But for right now, let’s take this from another angle: biology and specifically neurobiology. It could be said that the brain functions as a prediction machine; it’s constantly coordinating behaviors with the rest of the organism (our bodies) to perpetuate its own existence. This is life at its core; biological survival. Through the workings of our nervous system, headquartered in the brain, we use recurrent patterns of action to best survive- let’s say, successfully exist, in our environment moment to moment.  With the development of these constant recurrent adaptations up through the level of thought and knowledge, we are constantly in a process of using our “knowledge” to best respond to our environment in the new situation of every moment. This is the root of our experience. This is the root of expectation.

Is this making sense?

In part two of this blog, we’ll get a different perspective; keeping the biological view in mind, we’ll take a look at how this phenomenon manifests in, affects and even dominates our day to day performance. Looking to philosophy, we could call this a “phenomenological-ontological” perspective: an examination of our moment to moment experience and action, allowing direct insight into “who we are”, really, in the world.  We’ll see our performance, on the court, through this perspective, and from that view I’ll share with you some powerful ways to alter your performance and experience on a day to day basis through distinguishing and powerfully dealing with both our own already-always-there expectations and also those of others. Based on the experience of myself, my colleagues and the many clients with which we’ve done this work, I think you’ll find it to be an extraordinarily valuable exercise.

And for now, I invite you to fully consider what’s been said here, and examine it for yourself, “on the court”. In those projects and commitments that are most important to you, start to get clear for yourself, in an insightfully honest manner, what you and those around you are expecting. What are the ramifications of those expectations? Are they clear? Notice how your thoughts, feelings, actions and results have been and are colored, shaped and even constrained by what you expect and certainly how you react to the expectations (assumed or explicit) of others. Start to explore what’s possible in terms of performance and good old-fashioned peace of mind when you can be fully aware of and responsible for the “network of expectations” in which you operate.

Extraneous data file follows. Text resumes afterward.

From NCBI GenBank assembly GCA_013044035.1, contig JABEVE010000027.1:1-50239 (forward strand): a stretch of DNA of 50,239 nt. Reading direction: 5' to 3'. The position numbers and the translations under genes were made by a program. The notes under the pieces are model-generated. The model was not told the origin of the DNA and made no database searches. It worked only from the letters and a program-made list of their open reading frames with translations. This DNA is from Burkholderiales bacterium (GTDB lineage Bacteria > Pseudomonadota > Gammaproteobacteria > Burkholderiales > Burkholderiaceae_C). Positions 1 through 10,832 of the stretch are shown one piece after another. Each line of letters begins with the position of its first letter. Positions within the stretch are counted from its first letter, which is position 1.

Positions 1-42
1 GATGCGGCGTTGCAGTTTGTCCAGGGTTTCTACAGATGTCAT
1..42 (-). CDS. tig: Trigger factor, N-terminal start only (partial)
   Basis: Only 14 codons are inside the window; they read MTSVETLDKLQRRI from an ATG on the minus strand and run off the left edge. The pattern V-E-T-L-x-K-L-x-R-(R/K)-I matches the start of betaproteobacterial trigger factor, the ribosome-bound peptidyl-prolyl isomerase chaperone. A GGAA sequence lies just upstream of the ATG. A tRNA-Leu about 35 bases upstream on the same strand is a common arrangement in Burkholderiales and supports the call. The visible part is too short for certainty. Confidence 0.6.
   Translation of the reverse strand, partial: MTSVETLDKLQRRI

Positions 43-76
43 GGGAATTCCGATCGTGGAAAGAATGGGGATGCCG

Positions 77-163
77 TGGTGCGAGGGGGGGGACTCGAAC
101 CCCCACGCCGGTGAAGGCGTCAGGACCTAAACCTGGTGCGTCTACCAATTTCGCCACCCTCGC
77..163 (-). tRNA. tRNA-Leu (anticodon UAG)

Remember also that this is just how your brain works; this is fundamental to who you are. There’s nothing wrong with having expectations, in fact there’s no way around it. What works is to be clear about them such that you can enable and empower yourself to fulfill on your commitments in every new situation and environment you find yourself in.

As always, have fun with this, and see what you see. We’ll really bring this inquiry home in a couple weeks and until then, we’d love to hear what you’re seeing and dealing with in this arena. Please share, and let us know how we can support you!